In the Kazungula District of Southern Province lies the rural Mukuni Village. It is just seven kilometres from the world heritage site of Victoria Falls and was founded in the thirteenth century by Bedyango the Leya Tribal Matriach, it was originally called Gundu. However it was renamed in the seventeenth century to Mukuni Village after and in honour of Mukokalya Mukuni N’gombe.
Mukuni Village is situated on a dry, sandy knoll and has a population in excess of 8000, it is the main village of the Mukuni Chiefdom. The soil is relatively infertile and they cannot rely on agriculture; therefore they have turned to tourism. Mukuni Village is now a tourist destination, introducing an insight into the Leya people’s cultural inheritance; with a wonderful developing curios market, selling intricate wood carvings, stoneware, jewellery and baskets.
There are over 100 villages in the Mukuni Chiefdom, with twelve schools and four rural health centres at Mukuni, N’Songwe, Katapazi and Mahalulu. The Butterfly Tree built the first high and special education school in the District. We have built entire new schools at N’dele and Malima and expanded the schools at N’gandu, Kamwi, Katapazi, Siamasimbi and Chuunga. Manyemuyemu, Libala, Mulindi, N’songwe have also received support from the charity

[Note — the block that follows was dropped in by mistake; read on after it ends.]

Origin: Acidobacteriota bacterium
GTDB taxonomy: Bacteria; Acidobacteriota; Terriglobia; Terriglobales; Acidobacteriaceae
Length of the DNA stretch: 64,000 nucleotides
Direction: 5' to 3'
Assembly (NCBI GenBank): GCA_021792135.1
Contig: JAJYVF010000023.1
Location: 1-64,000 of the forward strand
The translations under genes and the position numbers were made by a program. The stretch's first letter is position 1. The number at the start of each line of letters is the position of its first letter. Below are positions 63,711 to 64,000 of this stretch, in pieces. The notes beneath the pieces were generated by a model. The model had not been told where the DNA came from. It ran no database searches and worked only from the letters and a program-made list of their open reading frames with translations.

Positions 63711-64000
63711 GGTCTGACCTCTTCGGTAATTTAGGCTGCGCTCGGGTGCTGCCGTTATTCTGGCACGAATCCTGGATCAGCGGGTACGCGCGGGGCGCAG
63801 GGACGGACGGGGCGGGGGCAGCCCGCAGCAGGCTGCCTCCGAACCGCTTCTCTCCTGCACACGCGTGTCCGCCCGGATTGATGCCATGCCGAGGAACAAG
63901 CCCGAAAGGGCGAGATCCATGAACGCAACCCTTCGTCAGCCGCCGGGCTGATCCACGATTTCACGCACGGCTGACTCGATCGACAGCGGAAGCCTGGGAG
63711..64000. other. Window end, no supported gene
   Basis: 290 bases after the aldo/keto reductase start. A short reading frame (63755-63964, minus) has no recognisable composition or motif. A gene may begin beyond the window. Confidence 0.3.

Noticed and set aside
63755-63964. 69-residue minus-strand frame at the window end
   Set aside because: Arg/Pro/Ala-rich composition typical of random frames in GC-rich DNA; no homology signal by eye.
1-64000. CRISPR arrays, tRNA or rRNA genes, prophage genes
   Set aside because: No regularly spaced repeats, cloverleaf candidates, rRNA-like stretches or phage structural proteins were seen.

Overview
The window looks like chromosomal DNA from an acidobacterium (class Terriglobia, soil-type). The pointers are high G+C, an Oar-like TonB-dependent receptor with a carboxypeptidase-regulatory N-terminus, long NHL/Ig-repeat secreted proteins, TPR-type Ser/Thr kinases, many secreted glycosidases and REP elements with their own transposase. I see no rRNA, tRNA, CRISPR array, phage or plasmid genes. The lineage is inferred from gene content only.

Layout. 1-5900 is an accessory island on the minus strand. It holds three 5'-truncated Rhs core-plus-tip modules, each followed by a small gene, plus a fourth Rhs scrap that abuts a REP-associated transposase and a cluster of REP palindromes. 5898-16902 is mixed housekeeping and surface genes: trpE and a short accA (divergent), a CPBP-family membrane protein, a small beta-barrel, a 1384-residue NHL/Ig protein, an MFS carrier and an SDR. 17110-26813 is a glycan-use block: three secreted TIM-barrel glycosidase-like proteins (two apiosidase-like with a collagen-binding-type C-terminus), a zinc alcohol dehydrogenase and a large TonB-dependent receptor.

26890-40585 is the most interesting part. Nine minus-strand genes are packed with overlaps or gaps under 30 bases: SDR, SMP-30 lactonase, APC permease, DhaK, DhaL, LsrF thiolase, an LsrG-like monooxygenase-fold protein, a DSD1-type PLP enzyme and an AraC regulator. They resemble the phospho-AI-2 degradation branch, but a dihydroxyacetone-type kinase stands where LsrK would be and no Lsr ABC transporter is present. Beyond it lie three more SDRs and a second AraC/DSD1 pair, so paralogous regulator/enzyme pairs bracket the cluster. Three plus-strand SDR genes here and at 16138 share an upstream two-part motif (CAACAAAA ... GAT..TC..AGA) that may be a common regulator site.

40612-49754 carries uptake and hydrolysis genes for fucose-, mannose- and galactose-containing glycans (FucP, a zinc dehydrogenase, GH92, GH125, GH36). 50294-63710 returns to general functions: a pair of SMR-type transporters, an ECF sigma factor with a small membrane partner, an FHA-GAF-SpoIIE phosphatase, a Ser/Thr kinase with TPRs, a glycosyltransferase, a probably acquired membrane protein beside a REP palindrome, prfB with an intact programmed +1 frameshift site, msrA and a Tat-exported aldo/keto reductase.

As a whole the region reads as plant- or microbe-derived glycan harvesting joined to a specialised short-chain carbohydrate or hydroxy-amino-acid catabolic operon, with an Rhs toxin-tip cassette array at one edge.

For centuries the Leya people in Mukuni Village have lived a peaceful, traditional tribal life but like much of Southern Africa the village has been decimated by the HIV/AIDS pandemic. Being in a tourist catchment area, close to Livingstone and the Zimbabwian border Mukuni is vulnerable. However Chief Mukuni, along with The Butterfly Tree is working hard to advance the education; which he believes is the key to overcoming the problems caused by this devastating disease.
It is possible to go on a cultural tour of Mukuni Village and see a traditional way of life. We encourage visitors to first contact The Butterfly Tree so that we can arrange a personal tour. If you have already made arrangements please take time to visit our projects when looking round the village, so that you can see first hand the difference that has been made at the school, the health centre and within the community. As a result of the visit numerous people from around the world have offered support, some sponsor an orphan, others have funded a bore hole and provided vital funds for our malaria prevention programme.